Hope preached a lovely sermon here on Thursday about remembering: looking back at the year and giving thanks for all the blessings we’ve received. At our Thanksgiving dinner, she went round the table and we all had to tell the others about something we wanted to give thanks for. Both the lovely thoughts the sermon brought out, and our stories round the table, were gentle and kind and good. Good memories, good feelings; real thanksgivings.

But now, as members of Christ’s church, we are called to be in a different mood. The secular world and the Christian one have different calendars here. If we’re not churchgoers, Christmas marks the end of the year, and Christmas, not Thanksgiving, leads to the new year.

But as Christians, Episcopalians, Anglicans, we mark the end of the church year and the beginning of the new one now, just after Thanksgiving, at the end of Ordinary Time, as it’s called in the Lectionary, at the beginning of Advent, today. This is the beginning of a new church year.

And Advent is a season not of unmixed jollification, but of penitence. As Isaiah says, we have rather forgotten God. ‘There is no one who calls on your name.’ We are caught up in Black Friday, and in ‘so-and-so many shopping days to Christmas’.

But if we change our point of view, and see things through the prism of our Christian faith, then Advent is the beginning of a new year, the time of anticipation, looking forward to the Christmas story, to the momentous events which show that God is with us. With Isaiah we say, ‘You are our Father, we are the clay, and you are the potter; we are all the work of your hand’. But God is not just the divine watchmaker, a creator who has simply wound up the mechanism, put it down and let it run, without any further interference. Instead God has become incarnate, become flesh and blood, become a man like us.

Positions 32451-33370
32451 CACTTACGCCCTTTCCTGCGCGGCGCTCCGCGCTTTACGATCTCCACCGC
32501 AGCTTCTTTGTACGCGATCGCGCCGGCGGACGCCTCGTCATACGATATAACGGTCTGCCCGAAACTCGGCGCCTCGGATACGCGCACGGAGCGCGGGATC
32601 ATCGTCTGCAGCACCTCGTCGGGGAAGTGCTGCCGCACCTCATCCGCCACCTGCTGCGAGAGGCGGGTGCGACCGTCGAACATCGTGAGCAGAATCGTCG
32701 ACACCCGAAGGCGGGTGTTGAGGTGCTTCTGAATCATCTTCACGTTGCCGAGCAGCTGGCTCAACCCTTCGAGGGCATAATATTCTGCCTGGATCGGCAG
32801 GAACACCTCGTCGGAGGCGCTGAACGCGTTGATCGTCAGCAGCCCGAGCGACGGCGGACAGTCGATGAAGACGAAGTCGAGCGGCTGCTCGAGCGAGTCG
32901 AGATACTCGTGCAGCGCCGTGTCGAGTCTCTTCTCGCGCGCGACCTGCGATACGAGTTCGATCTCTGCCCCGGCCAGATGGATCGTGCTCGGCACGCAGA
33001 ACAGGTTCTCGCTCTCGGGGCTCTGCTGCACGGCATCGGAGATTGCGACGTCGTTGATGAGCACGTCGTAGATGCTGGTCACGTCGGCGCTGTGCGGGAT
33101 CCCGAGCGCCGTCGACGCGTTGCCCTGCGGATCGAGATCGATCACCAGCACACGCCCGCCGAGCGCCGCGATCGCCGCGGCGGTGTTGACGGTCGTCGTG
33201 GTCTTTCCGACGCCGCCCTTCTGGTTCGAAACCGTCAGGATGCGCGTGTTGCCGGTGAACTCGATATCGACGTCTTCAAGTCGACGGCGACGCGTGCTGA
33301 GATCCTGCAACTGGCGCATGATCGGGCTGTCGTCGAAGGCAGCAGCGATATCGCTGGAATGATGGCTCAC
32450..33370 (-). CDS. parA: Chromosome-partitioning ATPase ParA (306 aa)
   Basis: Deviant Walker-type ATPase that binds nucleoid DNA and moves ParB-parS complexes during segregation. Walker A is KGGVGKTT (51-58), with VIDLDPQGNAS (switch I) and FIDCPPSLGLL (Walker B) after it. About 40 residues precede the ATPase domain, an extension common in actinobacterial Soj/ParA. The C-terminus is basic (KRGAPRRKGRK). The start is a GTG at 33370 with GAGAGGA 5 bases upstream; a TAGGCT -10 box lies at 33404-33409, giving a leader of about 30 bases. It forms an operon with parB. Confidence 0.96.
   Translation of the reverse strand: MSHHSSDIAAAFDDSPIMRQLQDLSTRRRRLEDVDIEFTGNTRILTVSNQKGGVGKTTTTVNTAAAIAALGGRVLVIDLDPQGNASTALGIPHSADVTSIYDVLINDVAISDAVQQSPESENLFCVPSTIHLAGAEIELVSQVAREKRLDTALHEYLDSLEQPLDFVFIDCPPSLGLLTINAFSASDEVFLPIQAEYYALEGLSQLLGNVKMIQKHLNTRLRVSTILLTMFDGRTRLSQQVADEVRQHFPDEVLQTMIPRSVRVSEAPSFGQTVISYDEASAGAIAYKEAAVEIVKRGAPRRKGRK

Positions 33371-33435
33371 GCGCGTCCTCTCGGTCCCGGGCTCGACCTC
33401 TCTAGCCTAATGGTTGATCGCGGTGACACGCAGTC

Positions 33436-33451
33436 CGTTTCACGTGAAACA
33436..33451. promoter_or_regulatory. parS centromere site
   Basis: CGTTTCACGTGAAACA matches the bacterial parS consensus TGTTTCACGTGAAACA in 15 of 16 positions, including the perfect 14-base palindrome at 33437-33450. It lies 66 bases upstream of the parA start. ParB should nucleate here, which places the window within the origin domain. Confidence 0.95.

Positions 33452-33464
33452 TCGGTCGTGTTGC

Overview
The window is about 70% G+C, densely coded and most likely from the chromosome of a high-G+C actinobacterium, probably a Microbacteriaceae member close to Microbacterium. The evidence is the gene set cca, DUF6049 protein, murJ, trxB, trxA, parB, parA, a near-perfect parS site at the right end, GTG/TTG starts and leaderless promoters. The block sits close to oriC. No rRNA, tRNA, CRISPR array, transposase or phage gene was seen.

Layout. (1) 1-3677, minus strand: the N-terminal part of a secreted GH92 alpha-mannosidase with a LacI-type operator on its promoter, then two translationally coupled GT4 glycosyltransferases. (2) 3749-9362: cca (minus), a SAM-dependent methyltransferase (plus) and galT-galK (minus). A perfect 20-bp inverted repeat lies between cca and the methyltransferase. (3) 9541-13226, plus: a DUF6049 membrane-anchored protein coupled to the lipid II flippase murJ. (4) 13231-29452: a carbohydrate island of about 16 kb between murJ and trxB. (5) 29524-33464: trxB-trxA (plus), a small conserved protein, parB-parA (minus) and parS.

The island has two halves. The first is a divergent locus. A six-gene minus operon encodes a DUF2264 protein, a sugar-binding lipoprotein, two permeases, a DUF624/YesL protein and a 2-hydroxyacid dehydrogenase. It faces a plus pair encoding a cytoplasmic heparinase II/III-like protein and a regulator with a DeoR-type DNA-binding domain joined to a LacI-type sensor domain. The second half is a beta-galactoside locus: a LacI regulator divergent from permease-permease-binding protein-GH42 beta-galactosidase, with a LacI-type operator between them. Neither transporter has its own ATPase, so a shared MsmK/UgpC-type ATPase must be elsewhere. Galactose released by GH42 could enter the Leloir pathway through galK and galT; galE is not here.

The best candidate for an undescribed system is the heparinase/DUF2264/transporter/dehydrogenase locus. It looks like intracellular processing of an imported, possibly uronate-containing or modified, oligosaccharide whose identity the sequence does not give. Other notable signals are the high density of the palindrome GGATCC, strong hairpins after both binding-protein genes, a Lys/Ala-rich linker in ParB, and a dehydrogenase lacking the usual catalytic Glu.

So in Advent we are waiting to celebrate the coming of Jesus, the coming of God as a man, that was His first coming. That is certainly something to look forward to, and surely it’s all right to be quite jolly about it. Of course the children – and maybe some of us grown-ups too – get pleasure out of thinking about the nice things they hope to get as presents. But for us the biggest present, the most generous gift, is the one from God, the gift of Jesus.

That should also make us pause and reflect. In the face of this, in the face of the fact that God didn’t just make the world and then ignore it, didn’t just leave it to get on by itself, we have to reflect on the fact that God knows about us, God cares about us. What do we look like to Him? What sort of shape are we in to meet God? That’s why Advent is a time for reflection, for penitence.

Just after my sermon we will say the Creed together. We will say, ‘He will come again’. Jesus will come again. We will pray in the Lord’s Prayer, ‘Thy kingdom come’. In both cases, we will imply that Jesus, and Jesus’ kingdom, haven’t come yet. The coming of the Kingdom, the Second Coming is still ahead.

Jesus talked about these things in his sermon which we heard in our Gospel reading today. ‘Lo! he comes, with clouds descending’ as Charles Wesley’s great hymn, which we just sang, puts it. The last trump, the Day of Judgment, the end of the world.

Now I suspect that for most of us that’s a vivid image, a powerful picture – but nothing really more than that. In any case Jesus must surely have been mistaken when He said, ‘Truly I tell you, this generation will not pass away until all these things have taken place’: even if we don’t actually contradict that, or reject it, we are tempted not to try to understand it at all. It’s too far-fetched.

But Jesus clearly did want us to keep it at the front of our minds, not at the back. ‘Wachet auf! (‘Keep awake!’) as the music at the beginning and end of the service says. ‘Keep awake, the voice is calling’. There might even be a contradiction between Jesus’ first statement, that ‘this generation will not pass away’ until the end time has come, and His second statement that ‘about that day or hour no one knows, neither the angels in heaven, nor the Son, but only the Father.’

What would you do if you encountered the risen Jesus, now? To put it another way, are we right to keep all this talk of the Kingdom of God conveniently separated from our normal lives? Are we right to think of it as something that might happen in thousands of years, but definitely not something that will happen to us? Can we be absolutely sure about that?